swallowing light.


For more poetry:

https://alifeofpractice.com/daily-practices/an-exaltation-of-particulars/

https://alifeofpractice.com/poetry/women-friends-come-bearing-gifts/

 

Wait, what? An old insight beckons me to practice

Wait, what? I actually had that experience? That insight?

Paging through  my old journals turns out to be an archeological dig that yields an occasional gem of insight, but one that has remained uncut, untumbled, unpolished: unintegrated.

Recently I unearthed this entry, penned more than seven years ago.

There are times I want to just weep and it’s not “about” anything. My mind goes looking for a “reason” for grief or sorrow, and sometimes finds one, but that is a kind of after-the-fact approach, and not particularly fruitful.

What turns out to be fruitful is letting my impulse to weep become vivid. Then I notice that my my feeling has a gravity to it, a sinking quality that takes me deep into a well. There I encounter what I am starting to call – and not with a lot of confidence, but starting to call: joy. An awareness comes of something light, a taking flight, and the weeping-feeling and “joy” are intimate, they are married. Their joining has something to do with the beauty, preciousness of life, and that beauty and preciousness has something to do with its fleeting nature, with mortality.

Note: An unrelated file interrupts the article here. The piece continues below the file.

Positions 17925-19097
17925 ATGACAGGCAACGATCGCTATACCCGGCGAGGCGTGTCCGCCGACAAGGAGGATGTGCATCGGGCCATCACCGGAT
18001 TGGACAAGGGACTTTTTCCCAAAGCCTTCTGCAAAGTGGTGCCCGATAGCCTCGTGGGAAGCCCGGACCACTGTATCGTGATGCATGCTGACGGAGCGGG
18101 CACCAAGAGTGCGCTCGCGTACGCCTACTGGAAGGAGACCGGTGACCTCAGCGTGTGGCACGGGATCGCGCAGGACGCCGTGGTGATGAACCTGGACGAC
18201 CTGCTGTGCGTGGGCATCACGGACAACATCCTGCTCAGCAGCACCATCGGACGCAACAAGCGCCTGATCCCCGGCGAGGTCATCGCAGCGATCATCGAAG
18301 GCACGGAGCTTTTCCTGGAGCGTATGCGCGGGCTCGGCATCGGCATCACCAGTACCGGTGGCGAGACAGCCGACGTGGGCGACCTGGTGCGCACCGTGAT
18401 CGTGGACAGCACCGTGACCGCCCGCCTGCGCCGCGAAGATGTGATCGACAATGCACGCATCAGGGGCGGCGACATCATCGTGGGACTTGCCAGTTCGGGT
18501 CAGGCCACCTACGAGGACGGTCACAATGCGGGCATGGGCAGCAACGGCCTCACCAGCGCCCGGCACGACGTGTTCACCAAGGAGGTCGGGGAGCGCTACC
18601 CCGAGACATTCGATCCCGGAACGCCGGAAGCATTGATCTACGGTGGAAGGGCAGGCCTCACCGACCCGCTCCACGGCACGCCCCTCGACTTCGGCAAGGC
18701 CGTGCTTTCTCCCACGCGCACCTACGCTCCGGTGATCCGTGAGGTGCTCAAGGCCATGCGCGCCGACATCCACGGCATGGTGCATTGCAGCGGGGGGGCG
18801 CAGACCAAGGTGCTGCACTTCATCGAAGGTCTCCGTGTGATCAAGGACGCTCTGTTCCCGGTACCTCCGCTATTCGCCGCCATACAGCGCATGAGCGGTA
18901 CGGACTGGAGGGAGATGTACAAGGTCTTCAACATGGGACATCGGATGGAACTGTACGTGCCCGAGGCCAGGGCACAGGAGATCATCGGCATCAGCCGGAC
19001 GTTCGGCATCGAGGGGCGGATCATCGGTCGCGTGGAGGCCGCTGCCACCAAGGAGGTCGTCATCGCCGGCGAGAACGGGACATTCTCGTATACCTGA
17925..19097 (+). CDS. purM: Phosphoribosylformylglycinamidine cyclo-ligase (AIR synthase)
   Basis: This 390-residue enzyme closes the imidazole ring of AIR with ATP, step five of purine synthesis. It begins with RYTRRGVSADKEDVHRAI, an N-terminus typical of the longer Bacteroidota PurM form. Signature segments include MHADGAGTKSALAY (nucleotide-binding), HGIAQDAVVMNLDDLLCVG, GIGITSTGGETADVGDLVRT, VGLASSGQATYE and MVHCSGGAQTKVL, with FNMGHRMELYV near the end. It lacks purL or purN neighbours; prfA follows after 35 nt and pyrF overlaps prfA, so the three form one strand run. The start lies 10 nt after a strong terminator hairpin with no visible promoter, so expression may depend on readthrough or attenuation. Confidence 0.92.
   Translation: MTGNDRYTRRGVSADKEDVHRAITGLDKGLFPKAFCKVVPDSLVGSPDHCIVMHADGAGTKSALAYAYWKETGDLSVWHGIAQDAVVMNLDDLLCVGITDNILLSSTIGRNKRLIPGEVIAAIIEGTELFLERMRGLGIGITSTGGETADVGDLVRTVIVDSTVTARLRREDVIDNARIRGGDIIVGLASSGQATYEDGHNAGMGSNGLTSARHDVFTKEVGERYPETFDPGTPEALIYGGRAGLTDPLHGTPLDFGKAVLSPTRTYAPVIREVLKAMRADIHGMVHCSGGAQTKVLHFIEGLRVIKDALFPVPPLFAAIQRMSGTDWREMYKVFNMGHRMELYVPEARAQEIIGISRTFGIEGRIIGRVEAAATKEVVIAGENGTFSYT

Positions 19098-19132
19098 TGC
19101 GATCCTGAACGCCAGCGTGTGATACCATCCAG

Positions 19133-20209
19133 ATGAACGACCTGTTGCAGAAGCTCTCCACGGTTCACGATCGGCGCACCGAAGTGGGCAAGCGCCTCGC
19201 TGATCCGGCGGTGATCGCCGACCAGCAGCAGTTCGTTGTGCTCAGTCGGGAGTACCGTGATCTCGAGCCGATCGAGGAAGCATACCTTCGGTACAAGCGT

This is quite a revelation to me. Joy has been a mystery, an unattainable goal, a hunh?, a head scratcher.

During the cycle of the Jewish High Holy Days, that runs for a 62 day cycle in the late summer to early fall I can intelligently if not comfortably make my way through introspection, remorse, taking actions that repair relationships, awe, holiness, the language of error and judgment: but the holidays that close the season, that are presumably shot through with “joy”? I’ve approached this part of the cycle with a sense of isolation, disappointment, mystification.